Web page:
AMD admits to Ryzen performance stuttering, a fix will take months

AMD Ryzen 6000 chip renderImage: AMD

AMD said this week that customers with Ryzen-based PCs may experience intermittent performance “stuttering,” due to an integrated Trusted Platform Module, or TPM. Unfortunately, the company doesn’t expect a fix to be available until May, unless customers want to shell out for a replacement component before then.

AMD doesn’t define what “stuttering” is, but you can expect performance to slow and then speed up somewhat randomly if your PC is affected.

AMD said in a support document that “select AMD Ryzen system configurations may intermittently perform extended fTPM-related memory transactions in SPI flash memory (“SPIROM”) located on the motherboard, which can lead to temporary pauses in system interactivity or responsiveness until the transaction is concluded.”

AMD Ryzen processors, like their counterparts in the Intel Core family, include integrated Trusted Platform Modules that serve as a root of trust for a Windows 10 and Windows 11 PC, to help protect it. Earlier PCs used a discrete TPM on the motherboard to serve the same function in earlier operating systems.

What AMD is saying is that the memory transactions that the integrated TPM is performing can cause a pause in system activity, leading the PC to feel like it’s stuttering or pausing. Unfortunately, a fix for the issue not only requires AMD to come up with and validate a fix, but also to work with motherboard manufacturers to distribute the fix to you, its customers. AMD said that it expects a fixed sBIOS fie to be available beginning in May. Customers, though, will receive it sometime later: “Exact BIOS availability timing for a specific motherboard depends on the testing and integration schedule of your manufacturer,” the chip maker said.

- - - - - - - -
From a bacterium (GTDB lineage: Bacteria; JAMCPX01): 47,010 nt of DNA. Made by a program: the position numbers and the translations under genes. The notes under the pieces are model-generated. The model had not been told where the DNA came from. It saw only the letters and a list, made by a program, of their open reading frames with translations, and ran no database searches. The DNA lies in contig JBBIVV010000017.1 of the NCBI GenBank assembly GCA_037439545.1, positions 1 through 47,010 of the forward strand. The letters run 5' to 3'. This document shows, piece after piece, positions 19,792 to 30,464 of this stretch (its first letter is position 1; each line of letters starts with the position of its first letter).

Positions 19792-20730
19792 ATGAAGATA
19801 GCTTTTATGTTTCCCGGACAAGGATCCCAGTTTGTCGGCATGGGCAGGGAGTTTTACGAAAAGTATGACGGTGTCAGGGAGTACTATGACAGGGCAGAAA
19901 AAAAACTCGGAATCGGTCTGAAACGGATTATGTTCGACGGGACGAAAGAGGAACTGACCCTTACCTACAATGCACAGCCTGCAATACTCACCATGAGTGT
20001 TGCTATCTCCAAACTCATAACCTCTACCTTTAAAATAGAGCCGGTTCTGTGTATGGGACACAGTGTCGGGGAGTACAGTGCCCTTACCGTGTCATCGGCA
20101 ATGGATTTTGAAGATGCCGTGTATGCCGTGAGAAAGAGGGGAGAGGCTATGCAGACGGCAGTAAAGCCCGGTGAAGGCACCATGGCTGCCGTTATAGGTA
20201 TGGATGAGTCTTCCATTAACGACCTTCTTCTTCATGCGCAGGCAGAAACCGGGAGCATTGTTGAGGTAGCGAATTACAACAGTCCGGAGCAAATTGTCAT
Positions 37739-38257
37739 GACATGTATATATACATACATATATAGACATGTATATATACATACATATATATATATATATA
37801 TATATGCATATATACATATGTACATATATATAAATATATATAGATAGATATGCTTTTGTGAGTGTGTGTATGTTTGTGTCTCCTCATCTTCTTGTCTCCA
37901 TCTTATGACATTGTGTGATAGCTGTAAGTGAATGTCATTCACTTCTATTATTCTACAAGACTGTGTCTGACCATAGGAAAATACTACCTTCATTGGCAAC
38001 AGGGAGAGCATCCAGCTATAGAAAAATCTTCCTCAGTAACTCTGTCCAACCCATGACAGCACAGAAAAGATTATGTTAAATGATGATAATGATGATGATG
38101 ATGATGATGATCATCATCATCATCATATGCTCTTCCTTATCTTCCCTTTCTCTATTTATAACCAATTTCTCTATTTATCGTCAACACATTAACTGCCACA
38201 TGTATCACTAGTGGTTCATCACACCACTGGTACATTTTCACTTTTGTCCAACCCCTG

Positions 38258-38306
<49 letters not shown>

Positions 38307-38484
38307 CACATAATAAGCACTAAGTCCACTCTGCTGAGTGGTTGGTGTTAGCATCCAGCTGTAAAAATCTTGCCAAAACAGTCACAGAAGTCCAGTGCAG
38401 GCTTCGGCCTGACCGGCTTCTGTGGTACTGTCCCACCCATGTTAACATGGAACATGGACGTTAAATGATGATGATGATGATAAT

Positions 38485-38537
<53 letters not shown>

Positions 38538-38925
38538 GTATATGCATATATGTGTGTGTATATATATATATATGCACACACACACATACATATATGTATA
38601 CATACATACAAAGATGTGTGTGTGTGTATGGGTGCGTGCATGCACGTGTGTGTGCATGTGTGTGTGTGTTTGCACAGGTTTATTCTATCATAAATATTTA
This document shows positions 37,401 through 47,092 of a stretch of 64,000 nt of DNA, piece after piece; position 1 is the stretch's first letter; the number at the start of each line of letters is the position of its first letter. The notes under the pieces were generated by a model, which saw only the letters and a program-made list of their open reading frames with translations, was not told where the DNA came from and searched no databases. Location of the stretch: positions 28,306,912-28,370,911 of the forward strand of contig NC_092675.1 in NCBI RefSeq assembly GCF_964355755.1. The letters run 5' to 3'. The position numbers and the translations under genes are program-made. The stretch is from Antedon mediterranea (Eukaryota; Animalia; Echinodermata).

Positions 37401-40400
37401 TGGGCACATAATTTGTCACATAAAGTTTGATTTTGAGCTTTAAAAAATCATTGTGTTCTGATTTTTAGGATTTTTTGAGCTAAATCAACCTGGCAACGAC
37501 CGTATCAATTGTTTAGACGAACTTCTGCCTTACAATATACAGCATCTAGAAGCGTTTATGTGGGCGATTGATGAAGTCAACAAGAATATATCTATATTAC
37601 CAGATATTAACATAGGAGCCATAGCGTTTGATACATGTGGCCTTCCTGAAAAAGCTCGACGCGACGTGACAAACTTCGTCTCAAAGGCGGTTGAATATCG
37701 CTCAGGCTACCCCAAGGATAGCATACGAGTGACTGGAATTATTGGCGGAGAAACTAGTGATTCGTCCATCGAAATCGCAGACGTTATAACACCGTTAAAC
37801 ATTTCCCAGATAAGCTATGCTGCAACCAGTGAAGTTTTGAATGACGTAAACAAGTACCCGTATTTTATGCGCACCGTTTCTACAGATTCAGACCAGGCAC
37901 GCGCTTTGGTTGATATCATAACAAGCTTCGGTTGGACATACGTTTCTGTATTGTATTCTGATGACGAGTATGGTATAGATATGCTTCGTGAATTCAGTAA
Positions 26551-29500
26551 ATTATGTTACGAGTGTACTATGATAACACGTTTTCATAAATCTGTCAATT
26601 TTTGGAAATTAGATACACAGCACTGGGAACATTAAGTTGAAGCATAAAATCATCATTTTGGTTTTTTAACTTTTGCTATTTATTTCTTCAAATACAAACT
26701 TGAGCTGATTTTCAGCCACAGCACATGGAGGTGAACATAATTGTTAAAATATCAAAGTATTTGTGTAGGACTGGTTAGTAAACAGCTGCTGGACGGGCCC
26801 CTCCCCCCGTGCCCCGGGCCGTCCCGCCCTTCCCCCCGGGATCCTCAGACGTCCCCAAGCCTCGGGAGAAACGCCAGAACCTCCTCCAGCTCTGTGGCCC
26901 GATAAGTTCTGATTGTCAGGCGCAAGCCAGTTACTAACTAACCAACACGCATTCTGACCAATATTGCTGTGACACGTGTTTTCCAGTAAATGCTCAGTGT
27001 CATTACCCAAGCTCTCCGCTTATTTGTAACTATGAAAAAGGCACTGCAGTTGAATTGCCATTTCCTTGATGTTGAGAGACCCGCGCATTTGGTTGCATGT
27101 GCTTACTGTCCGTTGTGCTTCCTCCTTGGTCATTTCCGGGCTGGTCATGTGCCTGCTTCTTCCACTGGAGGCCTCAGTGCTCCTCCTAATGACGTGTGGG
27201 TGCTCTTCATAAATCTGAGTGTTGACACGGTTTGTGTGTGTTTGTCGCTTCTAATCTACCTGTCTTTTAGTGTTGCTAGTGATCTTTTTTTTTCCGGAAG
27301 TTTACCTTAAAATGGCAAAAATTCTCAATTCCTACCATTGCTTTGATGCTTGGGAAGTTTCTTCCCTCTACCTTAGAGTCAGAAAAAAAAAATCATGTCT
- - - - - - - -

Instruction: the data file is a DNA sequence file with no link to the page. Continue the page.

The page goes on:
If you’re pining for an earlier fix, there is a solution: Buy a discrete TPM. We’ve advised you not to, in part because of the integrated TPM. But if you absolutely need to buy a TPM, you can: here’s where to find a TPM, and how to buy one.

Unfortunately, the pickings were slim for discrete TPMs last year because of supply-chain issues and the emergence of the TPM standard as a Windows 11 system requirement. The good news, however, is that they’re relatively inexpensive: $15 to $35 or so. However, that doesn’t mean the issue is any less annoying.

As PCWorld’s senior editor, Mark focuses on Microsoft news and chip technology, among other beats. He has formerly written for PCMag, BYTE, Slashdot, eWEEK, and ReadWrite.

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